Not to oversimplify, but bands play shows and make albums. Some make concept albums, some even play concept shows. But local, self-described “space-mo” collective Daydream Creatures not only makes conceptual records and plays fanciful concerts: The group is producing a show that serves as a narrative bridge between its past and forthcoming recording projects. That concert — billed as “An Interplanetary Evening” — set for Saturday, Nov. 9, at Ambrose West, also serves as the group’s “bandiversary” in celebration of six years as an entity.
While each band birthday is special, says lead guitarist (and Xpress staffer) Brooke Randle, right now “we’re in this cool place. … We’ve just released an album that we’re really proud of, plus we’re writing all this stuff, and it seems like there’s a lot of momentum right now. It’s very exciting, and we’re pushing ourselves into completely new territory.”
Last year, the collective put out its full-length debut, Qalupalik, which showcases the range of styles in which co-founders, vocalists and songwriters Jessica Korn and Loren Carty write, as well as the band’s collaborative approach to layering sounds and textures. It also introduces the character of Qalupalik, and some of her cohorts (“the web would look crazy if you drew it all out,” Korn admits of the elaborate storytelling involved) will be featured on a yet-to-be-recorded project. The name Daydream Creatures comes from the brief but memorable lead track on the album — a fantastical blend of beach rock and space rock with hits of flute (Carty) and the tart smack of a snare that suggests the impetus to rock is as prevalent as the theatrical spectacle.
The bandiversary show — the bridge between Qalupalik and the group’s forthcoming effort — will feature old songs and new work. “It’s very much about the characters we’ve written and created: where they come from and where they end up,” says Korn. “We wrote a theatrical-musical-play sort of thing. The story takes place across multiple planets and possibly also dimensions.”
This is the premise for the Ambrose West performance: “Our main character [was exiled] from her home planet and she’s crash-landed and she’s trying to figure out how to navigate this new place she’s in,” says Randle. “There’s love, heartbreak, betrayal and a battle scene.”
There will also be puppets from Puppet Club & Street Creature Puppets, plus interpretive dance and burlesque from Tribe Dance & Pole studio. Daydream Creatures will play two sets of music spelled by an intermission during which local medieval rave band Grendel’s Mother will perform.
Another reason for the celebration, says Korn, is a sense of stability within Daydream Creatures. When Korn and Carty started collaborating, the two passed an acoustic guitar back and forth. Their sound was folky, though they wanted to rock. Randle, who plays electric guitar, joined in 2015 and convinced Korn and Carty to take up the bass; the two co-founders still take turns singing lead. The new configuration necessitated a drummer. A.J. Donahue came to the group through a Craigslist ad — “We joke about, ‘Who else would put up with this gaggle of girls and costumes and talking?’” Korn says with a laugh. The most recent addition is multi-instrumentalist Jeff Mettee, who also performs with Donahue in the indie-rock project Glass Bricks.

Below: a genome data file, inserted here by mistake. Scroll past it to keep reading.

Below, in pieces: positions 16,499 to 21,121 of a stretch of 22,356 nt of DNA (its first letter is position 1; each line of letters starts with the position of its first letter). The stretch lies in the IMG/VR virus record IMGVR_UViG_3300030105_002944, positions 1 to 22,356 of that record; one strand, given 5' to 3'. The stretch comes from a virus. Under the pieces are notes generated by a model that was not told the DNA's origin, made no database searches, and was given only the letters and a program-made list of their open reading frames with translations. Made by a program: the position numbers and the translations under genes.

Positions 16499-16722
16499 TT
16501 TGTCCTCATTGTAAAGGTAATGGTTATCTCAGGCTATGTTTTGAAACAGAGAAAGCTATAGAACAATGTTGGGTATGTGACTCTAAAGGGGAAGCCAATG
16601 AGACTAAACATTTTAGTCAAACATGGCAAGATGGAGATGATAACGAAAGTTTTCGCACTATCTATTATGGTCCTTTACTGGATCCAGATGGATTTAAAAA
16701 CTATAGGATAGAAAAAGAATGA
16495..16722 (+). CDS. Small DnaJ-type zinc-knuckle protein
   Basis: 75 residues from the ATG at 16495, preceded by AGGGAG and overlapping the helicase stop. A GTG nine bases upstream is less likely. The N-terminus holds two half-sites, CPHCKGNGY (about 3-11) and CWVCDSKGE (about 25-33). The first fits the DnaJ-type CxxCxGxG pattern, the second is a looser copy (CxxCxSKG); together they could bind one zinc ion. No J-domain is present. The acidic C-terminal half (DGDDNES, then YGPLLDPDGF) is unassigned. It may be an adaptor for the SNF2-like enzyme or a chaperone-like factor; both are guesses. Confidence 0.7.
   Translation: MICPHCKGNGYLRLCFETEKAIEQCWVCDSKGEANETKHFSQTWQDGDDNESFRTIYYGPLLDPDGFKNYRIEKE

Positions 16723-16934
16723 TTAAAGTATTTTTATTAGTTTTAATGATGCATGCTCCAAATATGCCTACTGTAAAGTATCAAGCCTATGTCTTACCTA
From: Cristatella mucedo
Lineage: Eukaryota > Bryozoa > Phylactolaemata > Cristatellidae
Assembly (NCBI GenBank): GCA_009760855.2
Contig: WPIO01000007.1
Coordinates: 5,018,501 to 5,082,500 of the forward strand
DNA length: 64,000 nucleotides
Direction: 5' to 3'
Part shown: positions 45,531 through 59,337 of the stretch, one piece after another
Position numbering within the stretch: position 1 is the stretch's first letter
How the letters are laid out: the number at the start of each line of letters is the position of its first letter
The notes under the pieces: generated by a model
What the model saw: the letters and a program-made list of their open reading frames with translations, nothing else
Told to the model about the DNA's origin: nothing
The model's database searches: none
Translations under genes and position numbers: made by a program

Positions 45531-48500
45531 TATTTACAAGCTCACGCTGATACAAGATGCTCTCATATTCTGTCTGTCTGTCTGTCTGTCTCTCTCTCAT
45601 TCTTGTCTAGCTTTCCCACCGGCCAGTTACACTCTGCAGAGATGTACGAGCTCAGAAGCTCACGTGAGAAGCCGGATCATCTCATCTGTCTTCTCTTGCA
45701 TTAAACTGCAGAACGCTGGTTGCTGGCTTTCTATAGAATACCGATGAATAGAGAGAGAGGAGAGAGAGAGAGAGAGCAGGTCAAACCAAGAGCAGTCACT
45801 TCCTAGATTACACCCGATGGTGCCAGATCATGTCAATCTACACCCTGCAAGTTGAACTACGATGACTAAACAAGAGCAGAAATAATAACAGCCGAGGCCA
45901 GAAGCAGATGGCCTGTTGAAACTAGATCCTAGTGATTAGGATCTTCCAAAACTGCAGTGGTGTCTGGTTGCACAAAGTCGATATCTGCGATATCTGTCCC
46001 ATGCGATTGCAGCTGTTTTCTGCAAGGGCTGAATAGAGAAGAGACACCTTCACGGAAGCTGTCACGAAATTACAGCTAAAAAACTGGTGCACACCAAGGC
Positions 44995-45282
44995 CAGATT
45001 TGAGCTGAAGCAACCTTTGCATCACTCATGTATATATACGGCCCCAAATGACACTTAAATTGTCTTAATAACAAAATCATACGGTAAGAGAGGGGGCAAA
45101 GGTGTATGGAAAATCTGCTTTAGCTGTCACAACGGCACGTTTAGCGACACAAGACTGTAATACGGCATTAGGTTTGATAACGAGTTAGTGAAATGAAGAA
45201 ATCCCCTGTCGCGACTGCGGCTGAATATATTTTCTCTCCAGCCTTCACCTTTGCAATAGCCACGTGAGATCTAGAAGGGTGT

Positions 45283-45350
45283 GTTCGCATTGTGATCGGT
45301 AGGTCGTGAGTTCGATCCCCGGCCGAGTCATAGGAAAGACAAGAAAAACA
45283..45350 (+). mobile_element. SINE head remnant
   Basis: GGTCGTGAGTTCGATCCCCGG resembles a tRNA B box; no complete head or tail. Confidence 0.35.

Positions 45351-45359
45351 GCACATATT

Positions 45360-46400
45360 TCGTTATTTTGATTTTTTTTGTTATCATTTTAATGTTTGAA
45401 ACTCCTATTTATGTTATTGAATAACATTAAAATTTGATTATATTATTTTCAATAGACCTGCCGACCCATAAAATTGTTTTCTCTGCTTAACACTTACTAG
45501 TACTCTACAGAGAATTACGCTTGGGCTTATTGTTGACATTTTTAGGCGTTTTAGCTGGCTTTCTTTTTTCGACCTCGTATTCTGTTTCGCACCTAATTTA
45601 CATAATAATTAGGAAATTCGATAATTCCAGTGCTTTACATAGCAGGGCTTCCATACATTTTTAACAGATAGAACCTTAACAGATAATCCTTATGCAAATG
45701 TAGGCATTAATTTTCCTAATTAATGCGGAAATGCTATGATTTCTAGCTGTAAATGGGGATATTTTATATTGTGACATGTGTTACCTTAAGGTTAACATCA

In fact, Donahue and Mettee go along willingly with the band’s penchant for elaborate onstage outfits. Earlier in the collective’s history, the three frontwomen did coordinate their attire for performances (“Like Destiny’s Child-style,” Korn notes), but it was for a 2016 valentine’s show at Isis Music Hall that Randle insisted on head-to-toe matching costumes.
“Our current thing is that the three women are matching and the guys are matching,” Randle says. “The dressing up makes it a lot less pressure, in some way.”
“It allows us to have a distance — a stage persona,” Korn explains. “But, of course, we never want to compromise the music.”
The elaborate outfits have included skeleton bodysuits, pastel wigs and ’60s girl-group-reminiscent dresses. Often, an element from one show’s costumes will be a jumping-off point for the next performance’s ensemble. Planning involves extensive text messages, intensive collaboration and a few pointed vetoes. Randle describes herself as “very anti-tutu,” while Korn points out that “the final costume is not something any one of us would have come up with [on our own].”
That whole-is-greater (or weirder)-than-the-sum-of-its-parts result describes not only the garb the musicians wear, the lush harmonies they sing and the intricate and cinematic songs they write but the very experience of being in a band.
“We’re pretty dedicated about meeting each week for band rehearsal,” says Randle. “We still love hanging out with each other all the time, even outside of rehearsal.”
“The band is my family here in Asheville and my best friends in the world,” Korn agrees. “This idea of having hard conversations … in order for this to continue, we have to be honest, we have to show each other respect and prioritize our friendship over the band.”
She continues, “The band wouldn’t exist if we didn’t all feel safe and comfortable. … And then you get up onstage and you’re vulnerable together, in front of people, and that’s exhilarating.”
WHAT: Daydream Creatures presents: An Interplanetary Evening
WHERE: Ambrose West, 312 Haywood Road, ambrosewest.com
WHEN: Saturday, Nov. 9, 8 p.m. $5 advance/$8 day of show